In a recent report from Kingston, they examined what would have happened in their recent municipal vote had a ranked ballot system been used. Four districts had results where the winner polled below 50 per cent. For example, in one district where the winner got just around 42 per cent of the vote.In another council district in Kingston, the first place finisher requiring only seven votes in order to make the threshold, so the conclusion was the eventual winner would remain unchanged.
What Would Happen in Brampton if Ranked Ballots Were Used?
Taking Brampton’s 2018 election results into account and using some math and speculation, there may have been some different outcomes had voters been given the choice of ranking their preferred candidates in last year’s election instead of just marking off one candidate.
Out of the eleven offices in contention in Brampton, only three incumbent members of council outright won their race with more than 50 per cent of the vote: Jeff Bowman, Gurpreet Dhillon and Pat Fortini. The remaining eight contests, including the mayoral race won by Patrick Brown, were decided with less than 50 per cent.
For example, the aforementioned Vicente, who won the Regional Council race in Wards 1 and 5, did so with just under 44 per cent of ballots cast.The combined total amount of votes all candidates garnered was 17,390, meaning Vicente would have needed an additional 1,104 votes on top of the 7,593 he got, in order to cross the 50 per cent threshold.
Considering the more coordinated campaign he ran alongside his colleague Rowena Santos, it’s more likely Vicente would have crossed the threshold in one or two more rounds of voting.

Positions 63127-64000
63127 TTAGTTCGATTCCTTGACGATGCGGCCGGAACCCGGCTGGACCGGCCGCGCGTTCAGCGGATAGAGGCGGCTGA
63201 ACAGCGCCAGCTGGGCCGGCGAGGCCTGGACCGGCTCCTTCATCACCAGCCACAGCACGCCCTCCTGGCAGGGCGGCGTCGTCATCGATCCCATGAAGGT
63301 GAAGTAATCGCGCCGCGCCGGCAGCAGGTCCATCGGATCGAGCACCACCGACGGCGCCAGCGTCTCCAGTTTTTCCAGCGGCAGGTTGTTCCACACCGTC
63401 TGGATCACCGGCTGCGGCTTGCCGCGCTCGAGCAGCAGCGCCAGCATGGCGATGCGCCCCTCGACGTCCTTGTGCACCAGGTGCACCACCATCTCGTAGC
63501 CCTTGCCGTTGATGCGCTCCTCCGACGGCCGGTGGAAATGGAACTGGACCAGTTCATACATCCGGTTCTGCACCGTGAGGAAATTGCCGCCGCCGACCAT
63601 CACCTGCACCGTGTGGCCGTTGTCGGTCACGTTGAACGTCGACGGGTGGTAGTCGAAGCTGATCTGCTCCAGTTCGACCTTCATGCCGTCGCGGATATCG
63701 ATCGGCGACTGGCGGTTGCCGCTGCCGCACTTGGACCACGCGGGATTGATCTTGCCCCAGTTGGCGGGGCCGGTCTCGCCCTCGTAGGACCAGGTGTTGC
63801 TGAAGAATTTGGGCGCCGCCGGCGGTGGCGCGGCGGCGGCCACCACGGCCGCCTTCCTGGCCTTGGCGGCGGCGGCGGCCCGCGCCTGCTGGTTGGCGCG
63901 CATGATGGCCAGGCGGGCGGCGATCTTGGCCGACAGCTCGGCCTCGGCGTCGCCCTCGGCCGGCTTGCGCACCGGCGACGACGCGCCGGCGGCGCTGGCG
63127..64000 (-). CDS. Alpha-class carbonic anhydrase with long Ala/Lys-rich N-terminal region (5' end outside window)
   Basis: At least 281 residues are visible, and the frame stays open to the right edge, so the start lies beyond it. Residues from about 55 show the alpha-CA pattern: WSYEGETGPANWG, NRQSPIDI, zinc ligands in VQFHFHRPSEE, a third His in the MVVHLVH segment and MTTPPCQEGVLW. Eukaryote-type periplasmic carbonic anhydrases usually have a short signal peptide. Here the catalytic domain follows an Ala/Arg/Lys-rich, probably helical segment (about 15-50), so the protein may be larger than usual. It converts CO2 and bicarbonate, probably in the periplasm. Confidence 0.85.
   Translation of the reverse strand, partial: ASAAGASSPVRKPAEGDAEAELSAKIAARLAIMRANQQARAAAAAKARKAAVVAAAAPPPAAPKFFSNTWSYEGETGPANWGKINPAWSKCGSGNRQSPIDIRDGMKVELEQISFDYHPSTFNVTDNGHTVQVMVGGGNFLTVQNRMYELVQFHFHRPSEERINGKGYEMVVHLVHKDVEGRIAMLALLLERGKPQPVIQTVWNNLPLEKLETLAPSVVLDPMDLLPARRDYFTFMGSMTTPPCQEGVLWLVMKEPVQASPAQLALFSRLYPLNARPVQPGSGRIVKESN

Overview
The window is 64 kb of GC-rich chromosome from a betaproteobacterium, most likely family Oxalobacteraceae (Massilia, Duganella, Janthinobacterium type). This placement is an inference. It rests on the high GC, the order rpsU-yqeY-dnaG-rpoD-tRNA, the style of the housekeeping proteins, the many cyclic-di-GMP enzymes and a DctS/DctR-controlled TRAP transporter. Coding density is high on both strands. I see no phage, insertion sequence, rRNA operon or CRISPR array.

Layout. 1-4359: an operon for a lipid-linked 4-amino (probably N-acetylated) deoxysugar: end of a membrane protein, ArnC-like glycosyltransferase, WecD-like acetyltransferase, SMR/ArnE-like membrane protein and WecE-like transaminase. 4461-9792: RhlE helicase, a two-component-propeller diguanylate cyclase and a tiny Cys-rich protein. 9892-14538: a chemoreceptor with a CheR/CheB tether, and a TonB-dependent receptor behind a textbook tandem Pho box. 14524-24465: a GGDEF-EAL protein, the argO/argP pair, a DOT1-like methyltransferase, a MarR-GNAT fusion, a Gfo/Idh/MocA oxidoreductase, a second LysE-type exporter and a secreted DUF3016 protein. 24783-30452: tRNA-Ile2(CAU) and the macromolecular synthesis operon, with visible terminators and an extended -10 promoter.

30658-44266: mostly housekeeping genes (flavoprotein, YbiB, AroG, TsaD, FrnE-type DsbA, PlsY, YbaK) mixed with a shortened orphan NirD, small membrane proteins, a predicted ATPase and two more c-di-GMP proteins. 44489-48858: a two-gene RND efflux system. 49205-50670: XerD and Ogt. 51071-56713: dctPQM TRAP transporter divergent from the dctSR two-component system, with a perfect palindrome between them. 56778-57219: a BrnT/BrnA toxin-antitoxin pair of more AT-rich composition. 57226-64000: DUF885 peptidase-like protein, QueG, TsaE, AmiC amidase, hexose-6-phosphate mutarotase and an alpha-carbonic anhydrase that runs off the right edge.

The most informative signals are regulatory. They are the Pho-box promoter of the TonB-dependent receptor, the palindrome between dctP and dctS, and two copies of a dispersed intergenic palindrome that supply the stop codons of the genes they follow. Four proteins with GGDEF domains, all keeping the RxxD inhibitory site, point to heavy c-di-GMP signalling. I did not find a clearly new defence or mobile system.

But in other wards of the city, the results could have been different. Here are the results of a closer race in Wards 7 and 8 for city councillor, in which Charmaine Williams won with around 25 per cent of the vote, besting eight other candidates.The total number of votes cast was 19,741. In order for Williams to cross the 50+ per cent threshold, or 9,874 votes, she would have had to get an additional 4,788 on top of the 5,086 votes she won.
But Councillor Williams would have had to pick up 100 per cent of that vote from the other candidates who get dropped off, an unlikely feat. Her closest competitor, Martin Singh, would require another 5,471 votes himself and like Williams, highly unlikely to pick up all of that redistributed vote from the other candidates.
In a ranked ballot system, either one of the top two vote getters could have pulled ahead in subsequent rounds and, although it would be a long shot, someone like Bailey or Dhaliwal could have pulled ahead from third and fourth place depending on the local dynamics.